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"Wagonwheel Blues"

Warondrugs wagonwheel blues
01 July 2008, 12:30 Written by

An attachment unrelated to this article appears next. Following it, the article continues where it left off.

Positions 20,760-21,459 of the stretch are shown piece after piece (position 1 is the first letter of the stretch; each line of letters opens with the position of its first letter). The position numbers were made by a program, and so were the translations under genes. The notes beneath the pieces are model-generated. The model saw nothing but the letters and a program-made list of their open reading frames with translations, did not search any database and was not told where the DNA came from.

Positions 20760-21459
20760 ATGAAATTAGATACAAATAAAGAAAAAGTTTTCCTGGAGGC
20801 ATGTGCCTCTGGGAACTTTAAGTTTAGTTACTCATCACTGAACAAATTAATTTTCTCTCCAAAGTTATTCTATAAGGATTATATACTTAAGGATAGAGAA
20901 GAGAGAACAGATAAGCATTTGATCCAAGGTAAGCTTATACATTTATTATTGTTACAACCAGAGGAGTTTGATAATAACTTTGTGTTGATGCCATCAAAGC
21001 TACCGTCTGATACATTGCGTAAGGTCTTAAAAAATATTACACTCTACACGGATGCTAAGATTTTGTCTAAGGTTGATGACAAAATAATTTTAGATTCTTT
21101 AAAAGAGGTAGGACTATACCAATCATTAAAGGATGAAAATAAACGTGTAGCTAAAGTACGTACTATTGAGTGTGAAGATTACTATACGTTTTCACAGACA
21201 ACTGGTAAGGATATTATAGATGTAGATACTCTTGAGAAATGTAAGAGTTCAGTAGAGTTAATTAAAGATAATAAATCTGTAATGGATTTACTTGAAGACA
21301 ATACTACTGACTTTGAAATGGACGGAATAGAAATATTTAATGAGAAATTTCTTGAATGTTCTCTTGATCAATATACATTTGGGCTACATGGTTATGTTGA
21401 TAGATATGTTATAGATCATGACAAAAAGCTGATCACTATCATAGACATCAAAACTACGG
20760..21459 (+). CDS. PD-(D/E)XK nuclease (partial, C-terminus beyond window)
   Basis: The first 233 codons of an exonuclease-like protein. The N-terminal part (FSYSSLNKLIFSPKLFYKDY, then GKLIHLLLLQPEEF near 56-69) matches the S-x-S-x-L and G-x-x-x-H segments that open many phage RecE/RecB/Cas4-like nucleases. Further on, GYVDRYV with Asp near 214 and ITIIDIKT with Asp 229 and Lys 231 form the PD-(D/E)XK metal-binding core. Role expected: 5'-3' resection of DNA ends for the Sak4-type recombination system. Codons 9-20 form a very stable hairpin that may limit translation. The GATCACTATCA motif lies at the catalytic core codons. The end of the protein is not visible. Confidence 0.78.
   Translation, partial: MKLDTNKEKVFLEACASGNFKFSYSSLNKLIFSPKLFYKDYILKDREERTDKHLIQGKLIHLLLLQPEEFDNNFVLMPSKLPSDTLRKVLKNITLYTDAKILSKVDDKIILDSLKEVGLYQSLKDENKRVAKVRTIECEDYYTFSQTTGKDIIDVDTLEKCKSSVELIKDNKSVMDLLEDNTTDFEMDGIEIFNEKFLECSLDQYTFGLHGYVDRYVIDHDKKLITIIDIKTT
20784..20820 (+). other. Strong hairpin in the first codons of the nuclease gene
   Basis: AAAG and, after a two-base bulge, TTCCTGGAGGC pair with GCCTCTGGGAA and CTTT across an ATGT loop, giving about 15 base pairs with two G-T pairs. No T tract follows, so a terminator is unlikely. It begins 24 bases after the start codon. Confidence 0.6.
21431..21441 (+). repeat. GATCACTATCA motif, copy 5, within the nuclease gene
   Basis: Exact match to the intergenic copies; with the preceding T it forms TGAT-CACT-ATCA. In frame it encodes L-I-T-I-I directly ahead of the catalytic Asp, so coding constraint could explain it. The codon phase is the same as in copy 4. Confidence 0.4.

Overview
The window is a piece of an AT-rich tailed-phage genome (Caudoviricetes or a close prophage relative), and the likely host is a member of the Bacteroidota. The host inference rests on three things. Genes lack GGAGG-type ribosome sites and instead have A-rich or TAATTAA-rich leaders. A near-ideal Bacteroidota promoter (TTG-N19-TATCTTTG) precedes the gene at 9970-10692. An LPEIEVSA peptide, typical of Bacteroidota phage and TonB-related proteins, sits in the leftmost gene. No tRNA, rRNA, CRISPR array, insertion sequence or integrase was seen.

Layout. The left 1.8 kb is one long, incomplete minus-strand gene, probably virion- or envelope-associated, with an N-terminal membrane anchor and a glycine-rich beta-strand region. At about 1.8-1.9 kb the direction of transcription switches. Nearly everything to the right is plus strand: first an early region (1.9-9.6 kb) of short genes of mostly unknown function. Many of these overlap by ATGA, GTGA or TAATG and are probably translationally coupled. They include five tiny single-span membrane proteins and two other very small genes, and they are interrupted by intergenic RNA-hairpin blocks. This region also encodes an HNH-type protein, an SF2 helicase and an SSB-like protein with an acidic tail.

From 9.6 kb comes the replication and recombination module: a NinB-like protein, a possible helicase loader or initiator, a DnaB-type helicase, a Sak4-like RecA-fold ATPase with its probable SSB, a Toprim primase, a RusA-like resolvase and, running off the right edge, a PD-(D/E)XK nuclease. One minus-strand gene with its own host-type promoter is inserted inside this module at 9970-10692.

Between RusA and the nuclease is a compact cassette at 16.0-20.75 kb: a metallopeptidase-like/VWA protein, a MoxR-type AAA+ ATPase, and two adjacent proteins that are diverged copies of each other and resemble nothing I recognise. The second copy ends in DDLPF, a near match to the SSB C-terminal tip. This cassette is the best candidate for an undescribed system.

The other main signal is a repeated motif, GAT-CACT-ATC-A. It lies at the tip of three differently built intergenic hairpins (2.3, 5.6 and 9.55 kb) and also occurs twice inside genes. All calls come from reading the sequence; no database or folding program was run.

As a child, I had Wagonwheel Blues. As all the other kids on my lunch table chowed down on their disgusting, plasticy, not-fit-for-human consumption ‘treats', I was exiled for turning my nose up at said chocolate-covered biscuit, and not joining their ‘Wagonwheel Club'. Well, sod you, mean seven year-olds, cos I have my own Wagonwhell club now, with some handy advice on lifestyle choices to boot. And it's a damn fine club too.Wagonwheel Blues is the debut release from The War On Drugs, and certainly sets the bar at almost sky-scraper level for their future releases. They don't have a cute female singer, they don't sing about dancing or re-hash failed relationships, and I'm pretty sure they don't wear skinny jeans or T-shirts that are splattered in fluro-vomit. They are, however, very proficient at their instruments, write cracking songs, and are some of the very few musicians who can be compared to Bob Dylan in a good way.You've got classic rock, you've got blues, you've got garage rock, you've got folk...and you've got it all tied up neatly together in nine tracks.So yes, the Dylan comparisons are blindingly obvious, particularly on album opener ‘Arms Like Boulders', where the lines are delivered in Bob's story-telling, unhurried, and irreverent style, complete with harmonica. ‘Taking The Farm', also has that rapid shuffling sound of many Dylan's songs, albeit with slightly more distortion.These songs have a very rustic, old-school charm to them, and after a couple of plays the album feels as though you've been listening to it for years. The songs, whilst not simple per se, are easy to listen to - there's not major change of directions in songs, no bizarre segues or any anomalies. Having said that though, the songs aren't simply cobbled together- they're flawless, and whilst the band's hard work isn't displayed in a show off way, it's undoubtedly still there.‘Coast Reprise' is an instrumental that's hard not to float away in. From it's gentle beginning with trembling strings and acoustic guitars, it meanders rather than builds up into a huge crescendo, giving a constant sound that simply fades away leaving a lasting impression.Wagonwheel Blues turns subtle sounds into epic sounds, and back to subtle again.'There Is No Urgency' is peppered with dissonant notes, has a constant background sound, a simple riff, powerful lyrics, and manages to sound huge but in no way over-powering. It's almost like the song's being played in another room, and odd parts are drifting in.The War On Drugs seemed to have slunk in the backdoor with this incredible debut. It's accomplished, mature, and yet almost under-stated. Ladies and gentleman, join the Wagonwheel club, because The War On Drugs has begun...


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